THIS IS A YEOVIL LITERARY FESTIVAL EVENT
Memorials of Remembrance
2019 commemorates the end of the First World War (it ended with the Treaty of Versailles of June 1919 not with the armistice off November 1918). In this talk Dan Cruickshank examines the First World War memorials to the British and Imperial dead.
This was an attempt to do the seemingly impossible – to create cemeteries and memorials that make some sense out of the million deaths, that gave some solace to the grieving and mourning families and that – on the hellish battlefields of Belgium, France ,Gallipoli, Iraq… created some sense of peace, order, even solemn beauty.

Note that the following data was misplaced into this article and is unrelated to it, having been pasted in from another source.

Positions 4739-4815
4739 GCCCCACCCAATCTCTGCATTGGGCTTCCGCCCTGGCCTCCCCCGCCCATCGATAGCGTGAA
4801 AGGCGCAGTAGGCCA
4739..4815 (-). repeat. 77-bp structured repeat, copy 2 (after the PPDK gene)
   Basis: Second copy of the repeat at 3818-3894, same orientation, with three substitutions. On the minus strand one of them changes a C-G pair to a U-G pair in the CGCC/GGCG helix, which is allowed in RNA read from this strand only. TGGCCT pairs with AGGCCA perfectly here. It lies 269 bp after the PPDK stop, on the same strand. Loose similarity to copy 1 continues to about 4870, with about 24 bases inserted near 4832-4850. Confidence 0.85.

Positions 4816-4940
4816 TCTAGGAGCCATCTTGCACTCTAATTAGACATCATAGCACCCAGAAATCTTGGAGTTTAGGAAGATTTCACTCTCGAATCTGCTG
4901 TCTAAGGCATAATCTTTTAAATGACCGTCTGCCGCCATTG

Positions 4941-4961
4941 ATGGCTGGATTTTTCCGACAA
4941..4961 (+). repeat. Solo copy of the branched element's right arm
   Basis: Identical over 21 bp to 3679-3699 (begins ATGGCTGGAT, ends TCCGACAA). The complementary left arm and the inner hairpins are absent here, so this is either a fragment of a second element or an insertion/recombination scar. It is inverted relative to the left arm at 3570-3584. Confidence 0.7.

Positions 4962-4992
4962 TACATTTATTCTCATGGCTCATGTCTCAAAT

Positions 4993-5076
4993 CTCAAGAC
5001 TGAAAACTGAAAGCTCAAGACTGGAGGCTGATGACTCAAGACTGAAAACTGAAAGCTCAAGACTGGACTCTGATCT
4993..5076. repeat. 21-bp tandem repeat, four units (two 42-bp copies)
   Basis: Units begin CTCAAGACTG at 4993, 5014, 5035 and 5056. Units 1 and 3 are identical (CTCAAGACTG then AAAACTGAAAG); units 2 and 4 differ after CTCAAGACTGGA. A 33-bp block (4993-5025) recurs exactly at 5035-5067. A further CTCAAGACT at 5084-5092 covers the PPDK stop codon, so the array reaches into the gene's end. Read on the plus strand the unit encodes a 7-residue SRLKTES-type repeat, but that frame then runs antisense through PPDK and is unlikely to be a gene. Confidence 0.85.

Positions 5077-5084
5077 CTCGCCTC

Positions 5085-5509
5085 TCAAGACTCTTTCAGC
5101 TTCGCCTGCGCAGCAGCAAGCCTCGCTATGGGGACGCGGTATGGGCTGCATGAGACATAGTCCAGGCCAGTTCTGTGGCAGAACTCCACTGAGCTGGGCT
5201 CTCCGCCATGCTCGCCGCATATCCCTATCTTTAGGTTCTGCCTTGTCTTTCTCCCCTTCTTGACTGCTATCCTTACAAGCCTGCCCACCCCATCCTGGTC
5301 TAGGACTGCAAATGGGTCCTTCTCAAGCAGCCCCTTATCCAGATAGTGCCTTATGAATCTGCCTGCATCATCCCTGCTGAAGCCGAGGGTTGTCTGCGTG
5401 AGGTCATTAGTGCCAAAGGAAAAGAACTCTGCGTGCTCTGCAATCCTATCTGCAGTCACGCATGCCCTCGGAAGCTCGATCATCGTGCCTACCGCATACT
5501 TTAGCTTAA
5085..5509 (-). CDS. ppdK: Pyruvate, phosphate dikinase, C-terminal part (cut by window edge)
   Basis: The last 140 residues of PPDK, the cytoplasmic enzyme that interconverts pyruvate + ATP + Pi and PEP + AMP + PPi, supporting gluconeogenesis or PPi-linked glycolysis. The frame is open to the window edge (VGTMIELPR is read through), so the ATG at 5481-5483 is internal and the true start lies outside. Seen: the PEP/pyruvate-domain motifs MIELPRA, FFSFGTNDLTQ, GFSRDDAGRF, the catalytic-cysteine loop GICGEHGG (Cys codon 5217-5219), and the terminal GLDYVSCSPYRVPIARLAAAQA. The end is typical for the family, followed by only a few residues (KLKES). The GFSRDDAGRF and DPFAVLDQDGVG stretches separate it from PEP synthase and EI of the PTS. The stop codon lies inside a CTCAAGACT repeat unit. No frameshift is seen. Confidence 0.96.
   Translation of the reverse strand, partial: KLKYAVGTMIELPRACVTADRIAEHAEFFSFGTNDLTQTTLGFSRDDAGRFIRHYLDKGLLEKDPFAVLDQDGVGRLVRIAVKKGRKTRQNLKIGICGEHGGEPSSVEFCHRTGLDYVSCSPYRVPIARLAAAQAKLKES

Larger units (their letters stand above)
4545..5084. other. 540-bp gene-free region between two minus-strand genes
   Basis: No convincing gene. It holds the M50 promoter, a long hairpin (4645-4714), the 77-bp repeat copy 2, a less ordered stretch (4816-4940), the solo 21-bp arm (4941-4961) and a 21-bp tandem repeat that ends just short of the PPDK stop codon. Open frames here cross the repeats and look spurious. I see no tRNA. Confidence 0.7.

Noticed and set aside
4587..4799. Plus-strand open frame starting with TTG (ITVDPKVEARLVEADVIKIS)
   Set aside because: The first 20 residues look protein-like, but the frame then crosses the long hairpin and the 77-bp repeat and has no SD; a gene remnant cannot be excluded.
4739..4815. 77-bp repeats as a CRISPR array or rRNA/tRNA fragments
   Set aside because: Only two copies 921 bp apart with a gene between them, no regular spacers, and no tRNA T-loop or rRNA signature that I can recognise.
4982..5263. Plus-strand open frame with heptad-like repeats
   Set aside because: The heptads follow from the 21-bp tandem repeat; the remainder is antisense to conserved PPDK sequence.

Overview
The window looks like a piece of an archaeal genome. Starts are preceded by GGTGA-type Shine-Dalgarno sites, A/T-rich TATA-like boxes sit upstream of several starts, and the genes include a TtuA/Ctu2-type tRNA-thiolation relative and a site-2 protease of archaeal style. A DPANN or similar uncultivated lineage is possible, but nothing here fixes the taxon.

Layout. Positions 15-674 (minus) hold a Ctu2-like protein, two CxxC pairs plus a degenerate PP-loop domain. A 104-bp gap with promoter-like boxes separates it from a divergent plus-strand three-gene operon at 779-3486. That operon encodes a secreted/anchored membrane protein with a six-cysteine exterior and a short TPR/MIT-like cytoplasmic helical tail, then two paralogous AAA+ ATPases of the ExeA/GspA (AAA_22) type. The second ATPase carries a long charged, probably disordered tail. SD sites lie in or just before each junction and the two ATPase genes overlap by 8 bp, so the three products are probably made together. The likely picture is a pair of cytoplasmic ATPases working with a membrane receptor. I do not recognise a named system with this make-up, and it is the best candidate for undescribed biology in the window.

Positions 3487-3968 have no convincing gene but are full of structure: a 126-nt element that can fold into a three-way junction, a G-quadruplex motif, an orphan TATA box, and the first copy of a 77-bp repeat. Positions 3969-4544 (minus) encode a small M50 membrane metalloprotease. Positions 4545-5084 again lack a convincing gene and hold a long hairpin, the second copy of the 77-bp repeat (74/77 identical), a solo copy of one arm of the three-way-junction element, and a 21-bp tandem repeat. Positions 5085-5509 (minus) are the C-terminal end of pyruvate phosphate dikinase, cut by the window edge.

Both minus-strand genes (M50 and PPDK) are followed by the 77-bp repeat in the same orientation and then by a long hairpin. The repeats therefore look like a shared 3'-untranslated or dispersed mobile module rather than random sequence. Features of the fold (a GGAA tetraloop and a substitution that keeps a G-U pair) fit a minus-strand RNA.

At the heart of the project was the determination that the dead would be remembered and honoured in uniform manner and with a sense of equality – no matter their rank in life, race or religion - and that their sacrifice would be remembered for millennia and that their names ‘Liveth for Evermore’. This was no small task considering the numbers of the dead and that over half had no known grave with many having no grave at all. But men of genius were involved – Sir Edwin Lutyens and Charles Holden as architects (along with talented but lesser designers like Herbert Baker and Reginald Blomfield), Rudyard Kipling and above all – General Fabian Ware who masterminded the Imperial War Graves Commission.
Dan made a programme for BBC4 about it all, broadcast November 2018.
This story is fascinating and ultimately uplifting.
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